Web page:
High-frequency indicators are increasingly becoming popular to track various segments of the economy
By Vinayak Chatterjee
Most traditional economic indicators in today’s real-time environment become quite redundant for current decision making by the time they are out. So new types of ‘high frequency’ indicators are increasingly being used as surrogates to track the economy, or segments thereof, or even specific geographies, and for targeted policy measures.
Mint, for example, publishes a monthly macro-tracker based on 16 high-frequency indicators covering consumer economy, producer economy, external sector and ease of living. Rating agency ICRA tracks 15 non-financial high-frequency indicators; the Reserve Bank of India has an Economic Activity Index encompassing 27 monthly indicators.
Economists and analysts tend to choose from a buffet of available statistics. The more popular ones are: financial, consumption, employment, goods movement, vehicular sales and registrations, production , etc. Whilst these indicators are quite established in use and interpretation, two new indicators eliciting curiosity are mobility and luminosity.
Currently, Google’s Mobility Reports are the trendsetters in this space, though other GPS-based measures mounted on trucks, railway wagons, etc, are all expected to increase the width and depth of this tracking system significantly. The National Informatics Centre announced last week that the E-way bill system has been integrated with FASTag RFID systems, and transport vehicles combined with goods movement can now be easily tracked together nationally. Nitin Gadkari’s statement in Parliament recently that within a year, all toll collection in India would be through a GPS-based system is expected to lead to a flood of actionable data. Facebook and Apple, too, are getting increasingly involved in disseminating information about mobility.
Google has been publishing Mobility Reports that measure state-wise public movement in areas of retail & recreational, parks, grocery and pharmacy, transit stations, workplaces and residential areas. It pulls data from Google users who have opted into location tracking devices. The reports provide insights into the efficacy of curfews and lockdowns, as well as indicated increases or decreases in specific activities. The Nomura India Business Resumption Index, which monitors economic activity normalisation, uses Google mobility reports as one of its inputs. The ‘Tom-Tom Traffic Index’ is also gaining in popularity. Such real-time mobility trackers also help monitor movements and thus take on-line decisions during natural calamities, and unusually large gatherings. It helps policy makers understand the nature and timing of trips that can then shape decisions regarding change of business hours or delivery of essential supplies. Google issues similar reports for 131 countries.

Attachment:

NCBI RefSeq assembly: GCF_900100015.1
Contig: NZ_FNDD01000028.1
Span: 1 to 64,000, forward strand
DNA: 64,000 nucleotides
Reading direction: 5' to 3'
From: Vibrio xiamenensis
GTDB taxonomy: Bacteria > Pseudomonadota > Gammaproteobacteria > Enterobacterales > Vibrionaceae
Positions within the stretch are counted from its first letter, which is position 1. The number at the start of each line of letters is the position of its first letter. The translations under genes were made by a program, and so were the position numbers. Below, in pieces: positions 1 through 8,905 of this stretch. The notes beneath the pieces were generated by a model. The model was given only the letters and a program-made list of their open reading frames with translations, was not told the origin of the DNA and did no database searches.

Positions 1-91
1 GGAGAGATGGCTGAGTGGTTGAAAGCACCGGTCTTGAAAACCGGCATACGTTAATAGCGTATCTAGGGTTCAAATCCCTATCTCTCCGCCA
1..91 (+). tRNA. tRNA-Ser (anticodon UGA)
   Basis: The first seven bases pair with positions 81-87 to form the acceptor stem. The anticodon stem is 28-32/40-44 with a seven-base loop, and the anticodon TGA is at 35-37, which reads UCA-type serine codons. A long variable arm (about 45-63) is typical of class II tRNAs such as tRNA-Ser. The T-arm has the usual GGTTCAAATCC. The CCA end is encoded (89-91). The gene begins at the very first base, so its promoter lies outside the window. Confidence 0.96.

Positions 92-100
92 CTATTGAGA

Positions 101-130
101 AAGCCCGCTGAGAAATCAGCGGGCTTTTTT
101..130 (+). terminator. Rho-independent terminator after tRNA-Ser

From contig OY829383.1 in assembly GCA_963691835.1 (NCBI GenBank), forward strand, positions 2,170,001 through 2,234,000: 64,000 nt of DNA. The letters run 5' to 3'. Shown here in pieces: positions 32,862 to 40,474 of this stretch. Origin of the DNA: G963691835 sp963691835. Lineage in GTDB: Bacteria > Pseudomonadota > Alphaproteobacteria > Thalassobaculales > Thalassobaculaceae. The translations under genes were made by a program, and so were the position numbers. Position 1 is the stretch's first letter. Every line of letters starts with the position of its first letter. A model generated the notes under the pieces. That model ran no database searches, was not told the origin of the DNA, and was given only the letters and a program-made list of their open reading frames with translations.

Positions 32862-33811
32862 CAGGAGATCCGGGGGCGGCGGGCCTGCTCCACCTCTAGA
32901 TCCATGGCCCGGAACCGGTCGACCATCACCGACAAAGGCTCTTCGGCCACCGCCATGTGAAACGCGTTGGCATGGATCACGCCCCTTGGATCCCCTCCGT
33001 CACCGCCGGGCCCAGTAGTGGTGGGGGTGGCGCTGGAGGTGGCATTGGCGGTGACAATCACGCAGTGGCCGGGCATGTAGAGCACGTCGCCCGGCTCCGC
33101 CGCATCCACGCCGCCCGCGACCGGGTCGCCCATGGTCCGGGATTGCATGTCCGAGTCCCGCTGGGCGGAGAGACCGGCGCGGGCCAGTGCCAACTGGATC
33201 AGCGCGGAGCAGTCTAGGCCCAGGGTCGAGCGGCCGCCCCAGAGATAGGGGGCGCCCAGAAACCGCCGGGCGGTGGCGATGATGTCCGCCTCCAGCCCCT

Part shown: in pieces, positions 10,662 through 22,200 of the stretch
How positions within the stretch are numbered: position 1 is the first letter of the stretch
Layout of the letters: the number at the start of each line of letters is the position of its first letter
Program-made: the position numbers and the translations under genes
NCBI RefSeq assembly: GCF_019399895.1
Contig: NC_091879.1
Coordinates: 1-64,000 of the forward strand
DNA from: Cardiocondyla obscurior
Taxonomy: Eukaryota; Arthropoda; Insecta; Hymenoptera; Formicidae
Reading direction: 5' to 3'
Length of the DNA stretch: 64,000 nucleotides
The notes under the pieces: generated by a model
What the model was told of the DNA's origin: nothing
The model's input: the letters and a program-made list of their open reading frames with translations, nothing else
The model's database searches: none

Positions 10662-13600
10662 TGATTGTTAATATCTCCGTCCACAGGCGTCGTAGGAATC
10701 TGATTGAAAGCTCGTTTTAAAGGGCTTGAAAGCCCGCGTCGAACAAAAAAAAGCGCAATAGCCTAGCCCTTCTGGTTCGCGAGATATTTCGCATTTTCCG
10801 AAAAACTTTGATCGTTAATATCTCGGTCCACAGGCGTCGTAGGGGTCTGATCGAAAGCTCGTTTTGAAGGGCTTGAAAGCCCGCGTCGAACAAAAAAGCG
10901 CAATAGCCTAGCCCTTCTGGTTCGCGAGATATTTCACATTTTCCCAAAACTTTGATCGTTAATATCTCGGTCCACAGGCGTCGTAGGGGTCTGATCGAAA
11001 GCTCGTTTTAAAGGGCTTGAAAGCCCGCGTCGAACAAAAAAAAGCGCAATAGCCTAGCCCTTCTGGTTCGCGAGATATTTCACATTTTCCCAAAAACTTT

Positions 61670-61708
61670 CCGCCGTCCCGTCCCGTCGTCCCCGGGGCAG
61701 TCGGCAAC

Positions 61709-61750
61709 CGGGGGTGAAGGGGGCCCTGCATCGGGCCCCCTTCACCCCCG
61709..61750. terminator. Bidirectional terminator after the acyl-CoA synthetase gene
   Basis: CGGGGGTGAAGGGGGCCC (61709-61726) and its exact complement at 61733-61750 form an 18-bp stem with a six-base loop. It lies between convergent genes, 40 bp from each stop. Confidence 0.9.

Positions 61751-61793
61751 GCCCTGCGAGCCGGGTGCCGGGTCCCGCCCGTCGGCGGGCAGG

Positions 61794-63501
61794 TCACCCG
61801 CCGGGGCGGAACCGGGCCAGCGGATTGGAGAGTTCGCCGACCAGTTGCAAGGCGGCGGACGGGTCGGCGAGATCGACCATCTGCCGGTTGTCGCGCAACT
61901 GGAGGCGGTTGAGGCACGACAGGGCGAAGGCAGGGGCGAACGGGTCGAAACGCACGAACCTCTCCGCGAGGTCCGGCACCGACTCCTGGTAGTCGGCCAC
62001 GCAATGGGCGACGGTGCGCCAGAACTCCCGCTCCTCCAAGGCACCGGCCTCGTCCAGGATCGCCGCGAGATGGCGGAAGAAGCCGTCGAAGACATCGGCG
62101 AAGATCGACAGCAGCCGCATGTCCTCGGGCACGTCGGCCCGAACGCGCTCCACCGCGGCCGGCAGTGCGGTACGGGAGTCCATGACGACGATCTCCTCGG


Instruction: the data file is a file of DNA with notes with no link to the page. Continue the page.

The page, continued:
The luminosity index is basically about capturing visible lights emanating from the earth at night by satellites. The images provide a numerical measure of brightness or dimness in selected geographies or economic centres, pointing to increase or decrease of activity.
One of the defining research papers on this subject has been published under the auspices of the World Bank titled “Examining the economic impact of Covid-19 in India through daily electricity consumption and nighttime light intensity.” (Authors: Messrs Beyer, Franco – Bedoya and Galdo). The paper confirms a meaningful relationship between electricity consumption, nighttime light intensity, and economic activity in India. “During the national lockdown, when restrictions were uniform across the country, districts with higher rates of Covid-19 infections saw larger declines in nighttime light activity, suggesting additional impacts from voluntary behavioural changes when risks of an infection increase. In nearly all large Indian cities nighttime light intensity was lower between March and September 2020 than it was a year before. In Delhi and Mumbai, for example, it declined on average by around 10%,” it says.
Analysis of data over time has revealed that the long-run average growth in real GDP and night lights moved in close proximity to each other. For the overall period (1992 to 2017), average annual growth in GDP and night lights were 6.5% and 7.1%, respectively. The q-o-q movement in GDP clearly depicts a seasonal pattern with a peak during October-December and a trough during April-June. The seasonal movement in night lights captures the seasonal variations in GDP quite closely. Well, the day is not far off when business dailies will carry weekly updates on mobility and luminosity indices.
Vinayak Chatterjee is chairman of Feedback Infra